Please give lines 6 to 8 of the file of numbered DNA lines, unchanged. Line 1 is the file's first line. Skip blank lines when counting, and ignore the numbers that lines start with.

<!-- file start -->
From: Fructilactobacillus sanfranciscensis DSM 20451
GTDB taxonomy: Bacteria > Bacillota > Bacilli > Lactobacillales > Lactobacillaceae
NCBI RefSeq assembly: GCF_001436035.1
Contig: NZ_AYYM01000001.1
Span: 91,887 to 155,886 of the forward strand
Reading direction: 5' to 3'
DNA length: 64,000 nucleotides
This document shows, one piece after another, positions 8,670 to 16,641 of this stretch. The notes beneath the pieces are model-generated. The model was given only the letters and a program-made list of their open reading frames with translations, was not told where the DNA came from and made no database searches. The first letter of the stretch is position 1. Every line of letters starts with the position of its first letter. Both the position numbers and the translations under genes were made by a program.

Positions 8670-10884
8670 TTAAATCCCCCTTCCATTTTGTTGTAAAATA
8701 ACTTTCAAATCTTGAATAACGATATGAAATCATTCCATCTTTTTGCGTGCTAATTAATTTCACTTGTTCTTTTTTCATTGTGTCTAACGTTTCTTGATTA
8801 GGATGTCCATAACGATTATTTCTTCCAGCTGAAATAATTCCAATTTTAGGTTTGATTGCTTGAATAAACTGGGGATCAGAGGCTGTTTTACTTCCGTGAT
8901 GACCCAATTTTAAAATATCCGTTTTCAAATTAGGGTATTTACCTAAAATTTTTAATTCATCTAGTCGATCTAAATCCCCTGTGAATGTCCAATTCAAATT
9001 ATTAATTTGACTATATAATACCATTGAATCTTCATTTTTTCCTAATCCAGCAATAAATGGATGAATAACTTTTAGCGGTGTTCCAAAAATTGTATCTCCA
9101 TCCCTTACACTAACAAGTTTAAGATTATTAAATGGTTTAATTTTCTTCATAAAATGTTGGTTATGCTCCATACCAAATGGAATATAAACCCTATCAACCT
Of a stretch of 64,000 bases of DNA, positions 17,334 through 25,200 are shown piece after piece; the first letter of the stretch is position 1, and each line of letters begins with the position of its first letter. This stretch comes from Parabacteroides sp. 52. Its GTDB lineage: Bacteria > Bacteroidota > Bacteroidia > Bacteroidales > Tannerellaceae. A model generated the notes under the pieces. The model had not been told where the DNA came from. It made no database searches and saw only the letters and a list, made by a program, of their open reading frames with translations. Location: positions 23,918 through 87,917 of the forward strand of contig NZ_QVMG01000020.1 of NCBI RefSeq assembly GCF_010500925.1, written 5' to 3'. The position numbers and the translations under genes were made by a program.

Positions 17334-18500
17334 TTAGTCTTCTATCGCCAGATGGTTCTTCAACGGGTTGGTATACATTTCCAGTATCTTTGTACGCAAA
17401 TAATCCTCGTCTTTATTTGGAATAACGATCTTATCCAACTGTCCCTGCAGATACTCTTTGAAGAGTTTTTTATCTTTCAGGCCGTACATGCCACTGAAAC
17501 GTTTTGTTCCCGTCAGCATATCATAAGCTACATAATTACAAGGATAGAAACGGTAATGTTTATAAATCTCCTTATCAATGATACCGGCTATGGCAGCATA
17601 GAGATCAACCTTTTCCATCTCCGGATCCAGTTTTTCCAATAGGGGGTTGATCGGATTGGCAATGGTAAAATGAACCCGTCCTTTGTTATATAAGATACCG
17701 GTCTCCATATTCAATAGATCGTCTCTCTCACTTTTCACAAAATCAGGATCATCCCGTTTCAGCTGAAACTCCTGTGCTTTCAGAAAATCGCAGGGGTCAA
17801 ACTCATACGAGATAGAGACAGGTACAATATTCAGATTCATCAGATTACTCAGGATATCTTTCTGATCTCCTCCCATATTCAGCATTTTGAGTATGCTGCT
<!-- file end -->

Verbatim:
Reading direction: 5' to 3'
DNA length: 64,000 nucleotides
This document shows, one piece after another, positions 8,670 to 16,641 of this stretch. The notes beneath the pieces are model-generated. The model was given only the letters and a program-made list of their open reading frames with translations, was not told where the DNA came from and made no database searches. The first letter of the stretch is position 1. Every line of letters starts with the position of its first letter. Both the position numbers and the translations under genes were made by a program.